20-year-old Guldhammer signs with Columbia-HTC
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Friday, December 18, 2009

20-year-old Guldhammer signs with Columbia-HTC

by VeloNation Press at 3:06 PM EST   comments
Categories: Pro Cycling, Press Release
 

Columbia-HTC has signed 20-year-old Rasmus Guldhammer for the 2010 season. Last year the young Dane won the Under-23 Liege-Bastogne-Liege Classic and the GP Portugal. He also finished fourth in the Tour of Denmark, where he took the Best Young Rider award.

"The fact that I'm a climber is always at the back of my mind," explained Guldhammer about his strengths as a bike rider.

Guldhammer discovered he was exceptionally good at riding fast up mountains while on holiday with his parents in Italy one summer. "I'm tall and skinny so everybody said I should be good at climbing, but back home in Denmark it's pretty flat and it's not easy to find those hills. Once I found out I could do it, though, I quickly found out how nice it is to go hard up climbs with the rest of the field just clinging on behind, too!"

His performances are known throughout the amateur field, and as American newcomer to Columbia-HTC Tejay Van Garderen says, "we've all got used to seeing Rasmus's back wheel on the climbs!"

Columbia-HTC manager Rolf Aldag was quick to notice his talent, and after a four-hour meeting, Guldhammer signed for 2010. "You always think you're not good enough, but this year I moved up a whole level, and I decided, just like that, that I was going to become a pro," he explained.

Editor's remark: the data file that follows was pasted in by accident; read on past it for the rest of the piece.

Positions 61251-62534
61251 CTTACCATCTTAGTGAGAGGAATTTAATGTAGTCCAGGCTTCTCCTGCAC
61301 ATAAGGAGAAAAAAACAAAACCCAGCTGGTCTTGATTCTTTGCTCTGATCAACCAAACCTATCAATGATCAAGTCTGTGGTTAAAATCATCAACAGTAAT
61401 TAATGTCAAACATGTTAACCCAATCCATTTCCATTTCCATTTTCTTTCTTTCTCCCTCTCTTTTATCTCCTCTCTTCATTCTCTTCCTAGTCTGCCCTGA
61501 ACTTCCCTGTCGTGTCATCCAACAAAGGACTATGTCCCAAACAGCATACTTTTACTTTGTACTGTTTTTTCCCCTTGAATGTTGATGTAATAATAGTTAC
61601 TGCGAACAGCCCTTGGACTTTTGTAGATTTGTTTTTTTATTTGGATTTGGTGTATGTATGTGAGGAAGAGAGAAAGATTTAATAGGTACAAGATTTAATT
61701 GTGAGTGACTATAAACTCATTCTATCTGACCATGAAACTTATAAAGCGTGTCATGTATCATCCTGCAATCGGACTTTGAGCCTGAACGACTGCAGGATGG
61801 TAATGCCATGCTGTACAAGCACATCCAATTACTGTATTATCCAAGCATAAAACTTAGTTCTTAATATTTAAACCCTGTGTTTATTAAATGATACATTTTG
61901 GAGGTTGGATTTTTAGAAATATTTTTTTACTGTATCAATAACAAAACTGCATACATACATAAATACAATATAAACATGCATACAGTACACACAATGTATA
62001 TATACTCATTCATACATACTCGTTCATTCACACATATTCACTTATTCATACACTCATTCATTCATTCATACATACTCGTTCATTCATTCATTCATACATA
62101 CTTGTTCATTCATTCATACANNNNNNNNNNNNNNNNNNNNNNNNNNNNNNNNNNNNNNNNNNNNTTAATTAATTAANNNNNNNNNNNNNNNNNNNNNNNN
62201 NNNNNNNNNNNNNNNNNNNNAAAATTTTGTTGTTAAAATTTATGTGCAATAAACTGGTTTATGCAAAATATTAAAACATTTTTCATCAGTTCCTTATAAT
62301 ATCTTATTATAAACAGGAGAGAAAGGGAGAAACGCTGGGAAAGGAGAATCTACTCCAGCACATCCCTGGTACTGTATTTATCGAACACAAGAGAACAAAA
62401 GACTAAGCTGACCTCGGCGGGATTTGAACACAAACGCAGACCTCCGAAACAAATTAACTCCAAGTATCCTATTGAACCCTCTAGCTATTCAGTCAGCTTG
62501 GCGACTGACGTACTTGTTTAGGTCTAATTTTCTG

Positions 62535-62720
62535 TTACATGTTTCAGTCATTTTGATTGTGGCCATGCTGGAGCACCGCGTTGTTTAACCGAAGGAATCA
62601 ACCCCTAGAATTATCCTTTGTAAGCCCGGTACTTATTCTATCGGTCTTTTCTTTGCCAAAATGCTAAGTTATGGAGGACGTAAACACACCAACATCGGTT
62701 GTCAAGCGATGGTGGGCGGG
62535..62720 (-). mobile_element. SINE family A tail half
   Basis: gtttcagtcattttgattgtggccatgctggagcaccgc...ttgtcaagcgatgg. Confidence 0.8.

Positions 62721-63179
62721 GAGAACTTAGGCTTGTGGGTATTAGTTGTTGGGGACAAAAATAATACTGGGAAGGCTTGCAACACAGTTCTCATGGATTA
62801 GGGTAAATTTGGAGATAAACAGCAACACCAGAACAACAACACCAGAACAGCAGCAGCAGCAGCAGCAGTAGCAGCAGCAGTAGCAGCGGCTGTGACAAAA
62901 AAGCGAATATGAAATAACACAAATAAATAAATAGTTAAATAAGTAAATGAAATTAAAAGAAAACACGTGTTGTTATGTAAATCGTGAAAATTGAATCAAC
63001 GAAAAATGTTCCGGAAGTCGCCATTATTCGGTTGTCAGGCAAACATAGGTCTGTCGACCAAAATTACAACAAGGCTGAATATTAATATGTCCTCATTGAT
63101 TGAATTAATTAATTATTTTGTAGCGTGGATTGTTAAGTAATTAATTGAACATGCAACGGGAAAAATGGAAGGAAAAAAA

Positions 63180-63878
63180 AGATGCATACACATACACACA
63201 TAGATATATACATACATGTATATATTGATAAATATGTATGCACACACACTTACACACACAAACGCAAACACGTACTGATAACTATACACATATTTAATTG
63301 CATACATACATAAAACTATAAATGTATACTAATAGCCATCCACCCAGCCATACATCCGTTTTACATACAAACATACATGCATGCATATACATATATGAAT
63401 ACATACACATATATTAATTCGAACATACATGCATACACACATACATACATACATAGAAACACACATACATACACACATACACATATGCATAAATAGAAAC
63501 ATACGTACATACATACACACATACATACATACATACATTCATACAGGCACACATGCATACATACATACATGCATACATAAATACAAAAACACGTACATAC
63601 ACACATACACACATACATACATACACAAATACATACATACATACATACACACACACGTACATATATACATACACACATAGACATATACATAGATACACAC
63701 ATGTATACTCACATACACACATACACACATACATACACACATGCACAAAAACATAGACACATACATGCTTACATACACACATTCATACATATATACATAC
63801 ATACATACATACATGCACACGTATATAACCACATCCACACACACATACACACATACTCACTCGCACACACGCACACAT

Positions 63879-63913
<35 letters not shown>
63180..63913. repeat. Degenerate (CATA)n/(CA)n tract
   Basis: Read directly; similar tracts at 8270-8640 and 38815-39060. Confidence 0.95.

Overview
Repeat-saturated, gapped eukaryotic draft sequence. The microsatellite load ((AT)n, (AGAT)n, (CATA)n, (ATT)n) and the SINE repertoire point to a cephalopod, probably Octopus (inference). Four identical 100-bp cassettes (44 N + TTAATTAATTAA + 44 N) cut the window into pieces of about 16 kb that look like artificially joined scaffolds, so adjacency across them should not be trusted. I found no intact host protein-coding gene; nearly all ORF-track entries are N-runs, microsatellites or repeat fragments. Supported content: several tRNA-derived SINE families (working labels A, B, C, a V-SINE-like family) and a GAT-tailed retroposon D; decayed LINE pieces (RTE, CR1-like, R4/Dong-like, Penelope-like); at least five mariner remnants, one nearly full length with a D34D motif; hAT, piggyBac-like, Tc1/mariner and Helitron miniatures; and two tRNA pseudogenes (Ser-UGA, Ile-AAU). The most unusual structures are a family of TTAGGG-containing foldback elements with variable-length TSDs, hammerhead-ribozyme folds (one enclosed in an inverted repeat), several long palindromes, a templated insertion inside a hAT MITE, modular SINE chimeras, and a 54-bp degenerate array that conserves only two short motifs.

Born and bred in the town of Velje, Denmark, Guldhammer had plenty of opportunities to watch the professional climbers in action as a teenager. Velje reguarly plays host to the biggest stage of the Tour of Denmark, and one of the country's few really steep climbs, which often features that day, is near Guldhammer's home. "So many people come to that stage it's like it's the Tour de France. The climb itself is only 500 metres long, but the gradient's 21 percent and it's so packed out with fans you could be standing on Alpe D'Huez."

Guldhammer was one of those spectators on that climb for many years, along with his father, who used to cycle himself. "He was Danish amateur champion in 1989 and even though he never turned pro, he's always encouraged me to do what I wanted as an athlete. He still gives me training advice. He told me not to overdo it, because if I turned pro. I would have a tough enough time then. He was right - I've already noticed in my first training rides with Columbia-HTC in Spain that's it ten or fifteen percent harder!"

Back in his amateur days, in the evenings and between races, Guldhammer would concentrate on studying economics. "Fortunately my course tutors were very understanding. They would send me the homework by email and I'd do it between races. I always thought I'd go into business if my professional career didn't work out. For now, though, I'm more than happy to see what I can do with Columbia-HTC."

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